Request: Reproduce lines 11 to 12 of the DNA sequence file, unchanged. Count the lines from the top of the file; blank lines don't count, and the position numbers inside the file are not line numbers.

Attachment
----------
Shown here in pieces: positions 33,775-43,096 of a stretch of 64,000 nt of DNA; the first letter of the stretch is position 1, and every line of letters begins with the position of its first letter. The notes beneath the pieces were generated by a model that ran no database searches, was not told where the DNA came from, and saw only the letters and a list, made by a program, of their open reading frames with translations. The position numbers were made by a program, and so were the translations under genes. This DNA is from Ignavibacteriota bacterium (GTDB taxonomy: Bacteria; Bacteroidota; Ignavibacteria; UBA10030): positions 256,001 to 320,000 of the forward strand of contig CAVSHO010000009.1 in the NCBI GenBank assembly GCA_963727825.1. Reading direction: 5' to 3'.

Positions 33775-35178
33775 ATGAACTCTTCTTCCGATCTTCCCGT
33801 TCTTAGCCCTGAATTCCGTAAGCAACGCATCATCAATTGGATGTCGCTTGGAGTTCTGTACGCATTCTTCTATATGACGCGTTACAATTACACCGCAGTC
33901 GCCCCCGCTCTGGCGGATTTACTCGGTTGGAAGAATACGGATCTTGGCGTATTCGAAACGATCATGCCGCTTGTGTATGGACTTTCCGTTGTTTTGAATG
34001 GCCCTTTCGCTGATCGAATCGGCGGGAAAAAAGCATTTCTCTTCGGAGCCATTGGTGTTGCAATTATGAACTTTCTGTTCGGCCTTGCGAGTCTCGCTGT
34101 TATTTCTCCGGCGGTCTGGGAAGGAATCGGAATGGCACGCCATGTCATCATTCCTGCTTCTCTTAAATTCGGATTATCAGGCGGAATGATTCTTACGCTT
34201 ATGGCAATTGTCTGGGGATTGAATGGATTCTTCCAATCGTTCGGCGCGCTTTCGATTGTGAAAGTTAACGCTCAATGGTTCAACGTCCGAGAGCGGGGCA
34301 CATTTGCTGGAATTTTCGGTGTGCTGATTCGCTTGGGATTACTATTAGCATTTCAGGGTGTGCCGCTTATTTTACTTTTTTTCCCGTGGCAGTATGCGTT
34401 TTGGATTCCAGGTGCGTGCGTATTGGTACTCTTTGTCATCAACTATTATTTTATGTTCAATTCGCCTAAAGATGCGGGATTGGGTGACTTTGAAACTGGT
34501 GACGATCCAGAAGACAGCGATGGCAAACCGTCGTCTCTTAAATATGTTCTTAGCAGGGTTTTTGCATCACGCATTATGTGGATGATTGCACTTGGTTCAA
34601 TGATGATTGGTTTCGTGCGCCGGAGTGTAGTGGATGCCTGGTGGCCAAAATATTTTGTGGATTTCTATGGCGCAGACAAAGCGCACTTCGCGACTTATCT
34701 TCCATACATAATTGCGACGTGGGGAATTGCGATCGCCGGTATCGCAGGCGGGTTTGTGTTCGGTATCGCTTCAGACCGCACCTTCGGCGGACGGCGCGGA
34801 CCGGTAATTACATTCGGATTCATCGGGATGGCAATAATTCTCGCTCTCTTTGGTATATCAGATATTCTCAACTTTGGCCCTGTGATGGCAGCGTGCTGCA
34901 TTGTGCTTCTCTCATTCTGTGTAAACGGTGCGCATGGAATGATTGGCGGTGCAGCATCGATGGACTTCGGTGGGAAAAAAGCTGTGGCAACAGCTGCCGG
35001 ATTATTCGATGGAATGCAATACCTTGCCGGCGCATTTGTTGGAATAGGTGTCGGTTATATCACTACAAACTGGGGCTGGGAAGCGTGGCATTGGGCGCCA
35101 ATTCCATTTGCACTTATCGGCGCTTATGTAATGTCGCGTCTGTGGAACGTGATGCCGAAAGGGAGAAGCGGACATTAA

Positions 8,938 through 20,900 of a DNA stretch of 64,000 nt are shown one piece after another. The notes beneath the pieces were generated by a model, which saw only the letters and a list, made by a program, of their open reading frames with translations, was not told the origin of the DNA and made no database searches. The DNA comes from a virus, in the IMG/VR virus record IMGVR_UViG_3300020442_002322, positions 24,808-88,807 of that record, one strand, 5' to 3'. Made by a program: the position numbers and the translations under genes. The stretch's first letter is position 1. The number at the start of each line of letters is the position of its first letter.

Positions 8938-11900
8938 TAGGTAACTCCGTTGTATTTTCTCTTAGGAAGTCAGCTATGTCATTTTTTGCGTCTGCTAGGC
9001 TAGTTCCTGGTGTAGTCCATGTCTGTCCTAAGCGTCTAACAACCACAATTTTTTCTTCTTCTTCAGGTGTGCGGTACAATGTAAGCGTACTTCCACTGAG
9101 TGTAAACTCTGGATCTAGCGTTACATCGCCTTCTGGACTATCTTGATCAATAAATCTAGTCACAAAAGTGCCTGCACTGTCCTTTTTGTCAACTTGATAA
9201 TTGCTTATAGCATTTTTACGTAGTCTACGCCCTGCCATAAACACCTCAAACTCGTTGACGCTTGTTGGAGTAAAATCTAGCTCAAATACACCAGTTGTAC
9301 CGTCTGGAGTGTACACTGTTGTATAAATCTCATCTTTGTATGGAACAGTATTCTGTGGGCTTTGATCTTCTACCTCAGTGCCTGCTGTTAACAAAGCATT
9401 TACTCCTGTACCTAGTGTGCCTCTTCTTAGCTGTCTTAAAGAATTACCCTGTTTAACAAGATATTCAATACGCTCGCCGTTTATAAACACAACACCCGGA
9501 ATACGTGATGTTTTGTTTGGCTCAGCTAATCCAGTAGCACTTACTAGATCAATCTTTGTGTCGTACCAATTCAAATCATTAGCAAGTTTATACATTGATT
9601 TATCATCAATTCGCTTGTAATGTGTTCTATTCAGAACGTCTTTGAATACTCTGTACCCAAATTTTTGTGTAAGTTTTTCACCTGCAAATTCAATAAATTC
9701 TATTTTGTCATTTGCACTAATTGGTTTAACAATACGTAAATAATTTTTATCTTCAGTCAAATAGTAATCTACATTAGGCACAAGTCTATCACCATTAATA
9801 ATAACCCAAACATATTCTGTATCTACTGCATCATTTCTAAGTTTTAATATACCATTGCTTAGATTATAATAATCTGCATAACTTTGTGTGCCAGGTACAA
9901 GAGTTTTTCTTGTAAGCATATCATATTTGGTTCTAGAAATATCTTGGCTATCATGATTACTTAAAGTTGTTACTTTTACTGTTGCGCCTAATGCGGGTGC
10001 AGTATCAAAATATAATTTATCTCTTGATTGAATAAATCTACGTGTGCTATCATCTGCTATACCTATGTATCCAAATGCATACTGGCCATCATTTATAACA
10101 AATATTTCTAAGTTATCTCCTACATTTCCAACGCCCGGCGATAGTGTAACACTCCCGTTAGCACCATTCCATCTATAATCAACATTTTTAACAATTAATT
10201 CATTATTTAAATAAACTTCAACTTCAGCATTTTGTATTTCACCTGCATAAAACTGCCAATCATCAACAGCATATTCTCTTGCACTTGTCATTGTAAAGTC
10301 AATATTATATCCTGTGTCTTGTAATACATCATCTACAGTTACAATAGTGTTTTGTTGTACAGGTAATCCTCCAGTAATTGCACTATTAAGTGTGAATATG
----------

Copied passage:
34501 GACGATCCAGAAGACAGCGATGGCAAACCGTCGTCTCTTAAATATGTTCTTAGCAGGGTTTTTGCATCACGCATTATGTGGATGATTGCACTTGGTTCAA
34601 TGATGATTGGTTTCGTGCGCCGGAGTGTAGTGGATGCCTGGTGGCCAAAATATTTTGTGGATTTCTATGGCGCAGACAAAGCGCACTTCGCGACTTATCT